Richards, however, is practical. Many of yesterday’s tips, tricks, and traditions are being incorporated into his future plans. “I’m alright at finding music, I’ve got years and years of hunting experience under my belt” he says. “That thirst for the different and sometimes obscure helps keep my performances original. At the same time, I still play a lot of vinyl and CDs. I’d really query the statement saying that the convenience of digital has led to a better end product. There’s too much information out there now and too much uniformity; Dan Ghenacia told me he switched from playing out with computers back to vinyl because he was struggling to cope with all information at his fingertips.”

Richards continues: “New music is appearing and disappearing too quickly as well, such is the nature of the digital medium. I mean, do you really have time these days to fall in love with a new record… to really appreciate it? I think not; flicking through thousands of new releases sent to me via my computer is like wading through glue. I’m sure a lot of people barely have time to hear the end of each and every record there’s so many out there.”

In recent months, remarkably, Richards has been finding additional time to re-acquaint himself with his first love of art: “I paint most mornings – colourful, textured pieces - and have been building some serious momentum, to the point I’m actually considering a show next year.”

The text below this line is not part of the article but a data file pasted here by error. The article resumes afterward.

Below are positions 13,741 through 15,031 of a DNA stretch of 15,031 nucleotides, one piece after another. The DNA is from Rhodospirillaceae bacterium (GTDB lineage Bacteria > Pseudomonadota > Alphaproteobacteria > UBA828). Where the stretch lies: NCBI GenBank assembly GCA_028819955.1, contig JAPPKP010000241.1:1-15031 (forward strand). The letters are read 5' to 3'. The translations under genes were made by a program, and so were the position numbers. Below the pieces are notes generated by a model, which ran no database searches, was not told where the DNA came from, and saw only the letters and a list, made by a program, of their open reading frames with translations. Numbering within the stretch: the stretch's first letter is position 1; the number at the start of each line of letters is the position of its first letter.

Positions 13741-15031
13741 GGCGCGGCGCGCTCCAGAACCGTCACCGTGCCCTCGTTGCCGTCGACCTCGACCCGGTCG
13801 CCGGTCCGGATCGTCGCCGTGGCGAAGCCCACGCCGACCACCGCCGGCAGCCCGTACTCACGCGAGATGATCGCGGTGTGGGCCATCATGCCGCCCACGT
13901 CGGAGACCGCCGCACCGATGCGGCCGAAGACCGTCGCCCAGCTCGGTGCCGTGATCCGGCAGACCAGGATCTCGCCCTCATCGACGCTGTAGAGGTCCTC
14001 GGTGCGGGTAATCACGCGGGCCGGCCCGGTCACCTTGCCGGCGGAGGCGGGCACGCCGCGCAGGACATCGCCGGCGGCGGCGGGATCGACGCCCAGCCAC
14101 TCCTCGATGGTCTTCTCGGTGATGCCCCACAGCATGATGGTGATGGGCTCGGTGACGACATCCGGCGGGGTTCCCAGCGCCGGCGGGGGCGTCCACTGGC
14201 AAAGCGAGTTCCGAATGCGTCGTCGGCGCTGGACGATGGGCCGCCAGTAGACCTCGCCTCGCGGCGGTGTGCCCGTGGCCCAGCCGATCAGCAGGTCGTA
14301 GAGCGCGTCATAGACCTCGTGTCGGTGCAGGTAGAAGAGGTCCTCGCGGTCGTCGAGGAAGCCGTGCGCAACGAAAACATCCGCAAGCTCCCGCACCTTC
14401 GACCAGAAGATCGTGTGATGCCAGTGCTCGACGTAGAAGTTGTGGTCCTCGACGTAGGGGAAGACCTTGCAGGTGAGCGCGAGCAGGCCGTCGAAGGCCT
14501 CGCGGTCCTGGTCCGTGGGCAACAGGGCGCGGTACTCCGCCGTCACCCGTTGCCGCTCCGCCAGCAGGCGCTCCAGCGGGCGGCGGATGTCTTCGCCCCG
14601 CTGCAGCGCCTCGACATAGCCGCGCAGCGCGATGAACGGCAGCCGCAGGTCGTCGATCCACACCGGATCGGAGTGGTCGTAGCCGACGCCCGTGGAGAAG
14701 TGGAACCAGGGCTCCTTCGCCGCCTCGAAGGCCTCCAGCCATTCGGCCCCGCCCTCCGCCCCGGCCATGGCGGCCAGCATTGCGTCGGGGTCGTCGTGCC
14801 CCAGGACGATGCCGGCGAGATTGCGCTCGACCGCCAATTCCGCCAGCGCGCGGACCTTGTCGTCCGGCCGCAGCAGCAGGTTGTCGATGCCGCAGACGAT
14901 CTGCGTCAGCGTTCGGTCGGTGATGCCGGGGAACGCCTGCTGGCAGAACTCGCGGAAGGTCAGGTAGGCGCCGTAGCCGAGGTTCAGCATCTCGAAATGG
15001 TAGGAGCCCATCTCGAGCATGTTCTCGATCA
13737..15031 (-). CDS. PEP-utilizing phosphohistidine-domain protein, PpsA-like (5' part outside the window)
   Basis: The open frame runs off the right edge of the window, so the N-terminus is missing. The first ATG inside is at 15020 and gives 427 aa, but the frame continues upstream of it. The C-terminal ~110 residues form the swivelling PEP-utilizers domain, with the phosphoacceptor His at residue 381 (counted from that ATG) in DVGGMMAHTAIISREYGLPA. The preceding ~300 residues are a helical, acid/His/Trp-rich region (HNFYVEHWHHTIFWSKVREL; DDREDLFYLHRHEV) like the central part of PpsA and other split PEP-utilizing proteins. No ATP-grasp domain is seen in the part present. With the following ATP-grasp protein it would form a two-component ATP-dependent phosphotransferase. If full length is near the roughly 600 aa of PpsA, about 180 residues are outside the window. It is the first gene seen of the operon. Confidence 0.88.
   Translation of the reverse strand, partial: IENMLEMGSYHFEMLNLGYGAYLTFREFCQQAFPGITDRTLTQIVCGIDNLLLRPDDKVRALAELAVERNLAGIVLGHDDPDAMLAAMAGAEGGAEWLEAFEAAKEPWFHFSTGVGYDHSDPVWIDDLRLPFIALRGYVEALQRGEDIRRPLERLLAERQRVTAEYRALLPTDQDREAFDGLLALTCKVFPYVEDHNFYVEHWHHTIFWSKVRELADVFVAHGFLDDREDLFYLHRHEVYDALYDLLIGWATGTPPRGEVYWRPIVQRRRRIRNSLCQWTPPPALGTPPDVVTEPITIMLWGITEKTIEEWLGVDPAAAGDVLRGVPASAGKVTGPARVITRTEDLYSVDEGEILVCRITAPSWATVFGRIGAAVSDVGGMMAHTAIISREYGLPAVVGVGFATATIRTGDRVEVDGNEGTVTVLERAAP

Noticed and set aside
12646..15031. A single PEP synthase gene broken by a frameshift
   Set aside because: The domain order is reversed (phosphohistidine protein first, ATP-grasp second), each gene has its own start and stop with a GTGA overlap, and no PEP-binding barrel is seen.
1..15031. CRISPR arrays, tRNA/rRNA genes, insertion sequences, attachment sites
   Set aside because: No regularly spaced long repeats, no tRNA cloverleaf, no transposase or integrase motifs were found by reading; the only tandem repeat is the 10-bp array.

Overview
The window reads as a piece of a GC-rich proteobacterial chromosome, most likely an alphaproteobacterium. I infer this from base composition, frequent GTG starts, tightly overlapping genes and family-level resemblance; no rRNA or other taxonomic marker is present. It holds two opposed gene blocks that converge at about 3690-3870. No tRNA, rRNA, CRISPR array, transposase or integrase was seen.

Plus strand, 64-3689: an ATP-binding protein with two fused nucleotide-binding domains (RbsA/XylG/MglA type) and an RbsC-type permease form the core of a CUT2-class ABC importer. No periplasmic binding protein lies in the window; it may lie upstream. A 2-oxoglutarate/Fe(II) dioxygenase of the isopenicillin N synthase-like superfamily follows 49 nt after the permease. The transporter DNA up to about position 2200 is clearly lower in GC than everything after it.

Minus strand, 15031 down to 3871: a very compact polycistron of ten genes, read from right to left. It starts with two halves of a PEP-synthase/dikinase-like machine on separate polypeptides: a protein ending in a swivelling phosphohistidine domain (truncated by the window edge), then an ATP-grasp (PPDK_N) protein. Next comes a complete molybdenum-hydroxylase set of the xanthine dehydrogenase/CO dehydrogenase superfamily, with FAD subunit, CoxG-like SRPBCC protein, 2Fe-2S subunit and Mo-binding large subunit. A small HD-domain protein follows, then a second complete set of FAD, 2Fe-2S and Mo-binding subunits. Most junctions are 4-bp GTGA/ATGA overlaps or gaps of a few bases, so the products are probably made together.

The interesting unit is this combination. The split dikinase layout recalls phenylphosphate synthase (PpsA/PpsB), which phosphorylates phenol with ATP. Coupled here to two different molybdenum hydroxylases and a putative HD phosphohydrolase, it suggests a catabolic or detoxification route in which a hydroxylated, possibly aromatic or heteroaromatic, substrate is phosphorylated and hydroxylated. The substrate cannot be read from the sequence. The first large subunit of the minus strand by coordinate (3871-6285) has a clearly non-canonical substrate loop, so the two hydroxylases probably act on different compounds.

The DJ work is being purposefully slowed down, but not just for abstract brushstrokes; Craig Richards wants quality time in the studio for “a creative recharge.” He has just started work on his debut artist album and is finishing up a long awaited album project with Howie B; both are due by the end of the year.

“I can’t say too much about my own record” he teases, “but the thing with Howie B is finally finished and it’s down to small tweaks. It’s beat-less in quite a few places and rather beautiful. We’re planning to release it with a book of poetry; I’m totally proud of how it’s turned out.”

Poetry? That sounds like some Seth Troxler would approve of….: “Funny you should say that. Seth and I have talked about an artistic collaboration but we’ll see. The art is important; it has the power to make music far more impactful to the listener. In recent years, the money hasn’t been there for record labels to indulge this sort of thing but I do think it makes a difference. It gives music personality and people will always respond to that.”